He joined her and Marianne in the breakfast-room the next morningbefore the others were down; and Marianne, who was always eager topromote their happiness as far as she could, soon left them tothemselves. But before she was half way upstairs she heard the parlourdoor open, and, turning round, was astonished to see Edward himselfcome out.
"I am going into the village to see my horses," said he, "as you arenot yet ready for breakfast; I shall be back again presently."
Edward returned to them with fresh admiration of the surroundingcountry; in his walk to the village, he had seen many parts of thevalley to advantage; and the village itself, in a much higher situationthan the cottage, afforded a general view of the whole, which hadexceedingly pleased him. This was a subject which ensured Marianne'sattention, and she was beginning to describe her own admiration ofthese scenes, and to question him more minutely on the objects that hadparticularly struck him, when Edward interrupted her by saying, "Youmust not enquire too far, Marianne--remember I have no knowledge in thepicturesque, and I shall offend you by my ignorance and want of tasteif we come to particulars. I shall call hills steep, which ought to bebold; surfaces strange and uncouth, which ought to be irregular andrugged; and distant objects out of sight, which ought only to beindistinct through the soft medium of a hazy atmosphere. You must besatisfied with such admiration as I can honestly give. I call it avery fine country--the hills are steep, the woods seem full of finetimber, and the valley looks comfortable and snug--with rich meadowsand several neat farm houses scattered here and there. It exactlyanswers my idea of a fine country, because it unites beauty withutility--and I dare say it is a picturesque one too, because you admireit; I can easily believe it to be full of rocks and promontories, greymoss and brush wood, but these are all lost on me. I know nothing ofthe picturesque."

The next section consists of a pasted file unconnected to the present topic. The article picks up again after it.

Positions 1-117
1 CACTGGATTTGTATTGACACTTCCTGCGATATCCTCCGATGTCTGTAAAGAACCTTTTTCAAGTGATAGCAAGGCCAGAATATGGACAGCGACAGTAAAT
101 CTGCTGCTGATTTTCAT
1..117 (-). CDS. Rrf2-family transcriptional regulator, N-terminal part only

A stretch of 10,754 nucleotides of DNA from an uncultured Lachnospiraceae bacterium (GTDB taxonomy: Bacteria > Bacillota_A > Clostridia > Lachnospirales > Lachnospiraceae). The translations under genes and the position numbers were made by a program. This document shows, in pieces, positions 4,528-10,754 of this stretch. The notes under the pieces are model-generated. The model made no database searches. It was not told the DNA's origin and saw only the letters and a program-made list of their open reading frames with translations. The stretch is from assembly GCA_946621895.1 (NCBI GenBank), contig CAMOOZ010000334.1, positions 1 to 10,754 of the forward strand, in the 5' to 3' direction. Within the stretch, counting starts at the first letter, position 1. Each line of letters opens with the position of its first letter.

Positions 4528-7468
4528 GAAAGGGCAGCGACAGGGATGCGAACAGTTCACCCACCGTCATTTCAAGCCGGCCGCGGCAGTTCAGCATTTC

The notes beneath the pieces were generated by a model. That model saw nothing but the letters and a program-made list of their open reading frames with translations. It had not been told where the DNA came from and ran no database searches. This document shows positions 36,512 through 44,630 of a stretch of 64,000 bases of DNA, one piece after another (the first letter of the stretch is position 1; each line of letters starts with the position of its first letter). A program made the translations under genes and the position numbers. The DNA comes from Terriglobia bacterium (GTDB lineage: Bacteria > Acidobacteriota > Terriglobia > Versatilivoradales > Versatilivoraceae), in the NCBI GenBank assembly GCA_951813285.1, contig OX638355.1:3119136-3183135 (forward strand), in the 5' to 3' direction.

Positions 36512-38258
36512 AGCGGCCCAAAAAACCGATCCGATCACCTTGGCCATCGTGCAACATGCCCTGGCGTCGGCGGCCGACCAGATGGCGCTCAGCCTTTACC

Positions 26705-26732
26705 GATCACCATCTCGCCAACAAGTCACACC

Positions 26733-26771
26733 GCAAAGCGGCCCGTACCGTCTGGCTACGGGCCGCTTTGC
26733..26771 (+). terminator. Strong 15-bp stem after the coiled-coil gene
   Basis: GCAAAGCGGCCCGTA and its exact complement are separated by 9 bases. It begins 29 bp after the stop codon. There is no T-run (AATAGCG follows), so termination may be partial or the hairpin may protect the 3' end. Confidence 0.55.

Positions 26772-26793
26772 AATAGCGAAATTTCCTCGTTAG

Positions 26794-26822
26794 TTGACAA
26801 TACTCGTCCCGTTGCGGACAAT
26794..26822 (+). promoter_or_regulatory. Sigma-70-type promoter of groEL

"I am afraid it is but too true," said Marianne; "but why should youboast of it?"
"I suspect," said Elinor, "that to avoid one kind of affectation,Edward here falls into another. Because he believes many peoplepretend to more admiration of the beauties of nature than they reallyfeel, and is disgusted with such pretensions, he affects greaterindifference and less discrimination in viewing them himself than hepossesses. He is fastidious and will have an affectation of his own."
"It is very true," said Marianne, "that admiration of landscape sceneryis become a mere jargon. Every body pretends to feel and tries todescribe with the taste and elegance of him who first defined whatpicturesque beauty was. I detest jargon of every kind, and sometimes Ihave kept my feelings to myself, because I could find no language todescribe them in but what was worn and hackneyed out of all sense andmeaning."
"I am convinced," said Edward, "that you really feel all the delight ina fine prospect which you profess to feel. But, in return, your sistermust allow me to feel no more than I profess. I like a fine prospect,but not on picturesque principles. I do not like crooked, twisted,blasted trees. I admire them much more if they are tall, straight, andflourishing. I do not like ruined, tattered cottages. I am not fondof nettles or thistles, or heath blossoms. I have more pleasure in asnug farm-house than a watch-tower--and a troop of tidy, happy villagesplease me better than the finest banditti in the world."
Marianne looked with amazement at Edward, with compassion at hersister. Elinor only laughed.
The subject was continued no farther; and Marianne remainedthoughtfully silent, till a new object suddenly engaged her attention.She was sitting by Edward, and in taking his tea from Mrs. Dashwood,his hand passed so directly before her, as to make a ring, with a plaitof hair in the centre, very conspicuous on one of his fingers.